"I suppose she's with her mother. You must miss her. But of course you do, what a stupid thing to say."

An express train crashed out of the cliffside tunnel and blazed through the station. The carriages were brightly lit, and crammed with passengers. I wished I was one of them, and that I was on that train now, hurtling into the night.

My whiskey arrived. I splashed some water into it and knocked half of it back.

Linda was still talking.

"Tommy Owens was saying he visited you out there."

"I wouldn't have thought you kept up with Tommy Owens."

"I saw him in Hennessy's the other night. And no, I don't go there much either, just when I'm feeling . . . even more trapped than usual."

"Hennessy's. Is it still the same dump?"

"What-ever you want, you can get it in Hennessy's. God knows how they never closed the place."

"We used to think Hennessy had a friend high up in the cops."

"If he has a friend. Anyway, Tommy said you found people who were missing. You helped a family locate their daughter."

Continues...


Excerpted from The Wrong Kind of Blood by Declan Hughes Copyright © 2006 by Declan Hughes. Excerpted by permission.
All rights reserved. No part of this excerpt may be reproduced or reprinted without permission in writing from the publisher.
Excerpts are provided by Dial-A-Book Inc. solely for the personal use of visitors to this web site.

What People are Saying About This

John Connolly

“Distinctive, witty, violent and moving...Irish crime fiction has come of age.”

Michael Connelly

“Declan Hughes breathes new life into the private eye story...[an] artful thrill ride of deception.”

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Wrong Kind of Blood (Ed Loy Series #1) 3.8 out of 5 based on 0 ratings. 17 reviews.
F_O More than 1 year ago
I've never been anywhere east of London (and the trip to London was during only my fifth year of existence) but it's almost as if I could hear the Irish lilt in Ed Loy's voice, as well as his boyhood friends'. Hughes writes in the same vein as Chandler and Hammett (maybe more so Hammett since Ed seems a bit less damaged than Marlowe)...but he does it well enough to draw these comparisons without getting smacked on the knuckles for trying to imitate the Masters and failing. Of all the writers I've read recently, he most reminds me of the old hard-boiled tradition without seeming out-dated or shallow. There's depth to Loy that will make me want to go on reading about him, even if only to see how much physical damage (or how many broken bones) he can sustain.
harstan More than 1 year ago
Over twenty years have passed since Edward Loy left Dublin for the United States, but the private investigator returns home for his mom¿s funeral. On the same day his mother is buried, an old school chum, Linda Dawson tongue kisses Edward while asking him to locate her missing husband Peter gone four days. Though he struggles with the concept of tonguing one man while allegedly missing your spouse, Edward agrees to investigate as his mother¿s death serves as a reminder of his tragedy back in L.A. that has left him with a bottle as his only comfort this is an opportunity to begin the climb back out of the alcoholic haze.-------------------- Loy follows Peter¿s last known trail, which leads him to a corpse in town hall. From there he runs afoul of an organized crime mob, the IRA, and the Garda each in their own style warning him to not just back off, but to go back across the ocean. Other murders and more kisses follow as Loy continues his inquiries refusing to allow anyone to scare him off as death seems easy compared to the fall into the ooze beneath the food chain that he already has taken.------------- Although there are too many subplots intruding in this violent exhilarating Irish private investigative tale, readers will appreciate Loy¿s first person lament. What is fascinating is the comparison between Loy¿s ¿world¿ filled with hostility and cruelty vs. the pastoral setting of Dublin. Loy is an interesting protagonist whose hard boiled investigation makes for a fun armchair tour of the Irish capital.-------- Harriet Klausner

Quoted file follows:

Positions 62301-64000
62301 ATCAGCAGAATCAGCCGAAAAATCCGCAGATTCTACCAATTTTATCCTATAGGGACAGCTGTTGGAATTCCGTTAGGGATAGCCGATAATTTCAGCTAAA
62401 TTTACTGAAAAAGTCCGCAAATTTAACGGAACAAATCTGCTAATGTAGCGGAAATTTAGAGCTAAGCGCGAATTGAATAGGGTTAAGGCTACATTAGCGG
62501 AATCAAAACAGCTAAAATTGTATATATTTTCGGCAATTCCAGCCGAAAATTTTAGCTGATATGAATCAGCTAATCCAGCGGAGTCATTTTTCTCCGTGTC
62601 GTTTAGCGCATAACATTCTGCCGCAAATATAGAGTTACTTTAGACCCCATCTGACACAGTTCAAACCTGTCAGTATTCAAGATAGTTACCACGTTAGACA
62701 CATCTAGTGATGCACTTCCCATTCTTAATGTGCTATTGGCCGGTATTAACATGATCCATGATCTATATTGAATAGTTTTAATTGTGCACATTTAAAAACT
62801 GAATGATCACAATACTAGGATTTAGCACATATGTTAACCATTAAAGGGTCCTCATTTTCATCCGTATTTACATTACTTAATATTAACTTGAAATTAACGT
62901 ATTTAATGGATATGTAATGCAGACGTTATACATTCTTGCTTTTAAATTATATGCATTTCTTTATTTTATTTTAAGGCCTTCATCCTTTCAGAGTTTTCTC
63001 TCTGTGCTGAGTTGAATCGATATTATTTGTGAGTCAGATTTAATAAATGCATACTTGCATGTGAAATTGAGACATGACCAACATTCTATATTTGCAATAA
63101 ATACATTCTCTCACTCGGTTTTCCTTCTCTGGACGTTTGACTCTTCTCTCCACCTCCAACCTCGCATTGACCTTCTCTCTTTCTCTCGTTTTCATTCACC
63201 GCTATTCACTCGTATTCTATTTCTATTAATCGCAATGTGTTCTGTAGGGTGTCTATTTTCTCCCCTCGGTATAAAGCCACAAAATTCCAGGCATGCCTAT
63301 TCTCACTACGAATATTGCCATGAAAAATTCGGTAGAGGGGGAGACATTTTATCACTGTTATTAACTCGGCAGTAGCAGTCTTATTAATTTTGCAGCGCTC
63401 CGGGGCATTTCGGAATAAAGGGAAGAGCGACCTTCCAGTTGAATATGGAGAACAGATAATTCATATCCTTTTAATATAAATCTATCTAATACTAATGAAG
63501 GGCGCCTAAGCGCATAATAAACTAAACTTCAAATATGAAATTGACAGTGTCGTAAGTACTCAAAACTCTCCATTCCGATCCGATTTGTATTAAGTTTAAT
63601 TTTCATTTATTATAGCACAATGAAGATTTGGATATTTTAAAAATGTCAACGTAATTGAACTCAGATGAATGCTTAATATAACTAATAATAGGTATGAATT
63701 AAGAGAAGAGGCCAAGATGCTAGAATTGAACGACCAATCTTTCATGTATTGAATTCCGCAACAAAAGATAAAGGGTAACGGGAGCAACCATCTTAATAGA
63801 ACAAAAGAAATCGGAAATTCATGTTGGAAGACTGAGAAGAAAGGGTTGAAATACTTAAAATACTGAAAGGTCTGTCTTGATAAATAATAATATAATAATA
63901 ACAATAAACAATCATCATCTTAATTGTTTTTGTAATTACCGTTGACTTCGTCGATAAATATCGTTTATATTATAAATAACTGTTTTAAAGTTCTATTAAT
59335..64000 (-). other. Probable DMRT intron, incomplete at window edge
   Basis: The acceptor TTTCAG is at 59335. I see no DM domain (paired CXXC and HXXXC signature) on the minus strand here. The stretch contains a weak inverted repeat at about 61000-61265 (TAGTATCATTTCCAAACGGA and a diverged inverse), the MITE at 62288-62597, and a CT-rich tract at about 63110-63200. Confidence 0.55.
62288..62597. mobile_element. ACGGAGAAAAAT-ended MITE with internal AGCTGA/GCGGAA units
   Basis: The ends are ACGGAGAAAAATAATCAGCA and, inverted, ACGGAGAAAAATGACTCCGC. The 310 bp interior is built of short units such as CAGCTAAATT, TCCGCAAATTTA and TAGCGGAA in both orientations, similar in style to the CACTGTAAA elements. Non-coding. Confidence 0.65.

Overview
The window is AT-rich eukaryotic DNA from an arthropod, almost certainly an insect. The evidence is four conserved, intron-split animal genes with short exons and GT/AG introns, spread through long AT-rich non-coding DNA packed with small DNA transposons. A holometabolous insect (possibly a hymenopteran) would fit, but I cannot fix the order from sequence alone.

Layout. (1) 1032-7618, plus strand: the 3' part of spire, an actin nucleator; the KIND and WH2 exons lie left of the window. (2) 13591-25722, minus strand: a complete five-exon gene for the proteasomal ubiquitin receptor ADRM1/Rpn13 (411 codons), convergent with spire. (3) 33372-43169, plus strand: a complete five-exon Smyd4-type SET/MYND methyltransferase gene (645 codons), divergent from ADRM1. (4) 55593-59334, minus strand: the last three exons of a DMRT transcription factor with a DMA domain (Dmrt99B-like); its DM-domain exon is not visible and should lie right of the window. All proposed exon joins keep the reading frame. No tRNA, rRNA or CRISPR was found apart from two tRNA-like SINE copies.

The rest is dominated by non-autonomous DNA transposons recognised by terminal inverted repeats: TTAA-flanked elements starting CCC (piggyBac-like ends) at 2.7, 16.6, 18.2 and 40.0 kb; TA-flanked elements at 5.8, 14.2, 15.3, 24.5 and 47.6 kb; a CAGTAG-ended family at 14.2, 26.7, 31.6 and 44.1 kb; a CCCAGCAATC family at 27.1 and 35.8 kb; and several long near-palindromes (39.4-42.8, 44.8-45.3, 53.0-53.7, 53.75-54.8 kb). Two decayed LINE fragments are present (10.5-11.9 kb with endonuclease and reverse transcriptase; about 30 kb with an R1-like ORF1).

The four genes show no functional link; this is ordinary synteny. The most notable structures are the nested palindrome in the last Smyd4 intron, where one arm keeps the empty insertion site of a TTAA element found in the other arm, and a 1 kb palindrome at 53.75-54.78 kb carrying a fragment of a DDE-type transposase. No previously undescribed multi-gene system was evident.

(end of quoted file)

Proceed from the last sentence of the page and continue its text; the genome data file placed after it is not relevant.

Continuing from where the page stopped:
maneekuhi on LibraryThing 8 days ago
Completed 5/5/11, 4 1/2 stars, first in the series but now I am caught up and am current. No info on the next book. Like all the other books in the series lots of local color, tough, gritty, good tension, Ed Loy gets beat up 3 or 4 times. Lots of booze, lots of interesting characters, a bit of non-graphic sex. In the background is Ed'd Da, who just left one fine day and was never seen again. Ed has come to Ireland to bury his Mom and has every intention of returning to his California PI job when he is asked by an old (sexy) contact to find her missing husband. Bodies start turning up left and right, and current events of course tie back to the time of Ed's Dad and his disappearance. There is tons of old history and if you are not paying close attention to the most obscure of clues (as I did not) you will miss the un-obvious solution, but Thank God Ed was paying attention. But it's not the crime solving that makes this book so interesting, it's the Journey. Had I read this one first, I would have gone on to read this series in order with the same level of enjoyment but no more than my helter skelter approach to this excellent series. Hurry up and write another one, Declan.
kraaivrouw on LibraryThing 8 days ago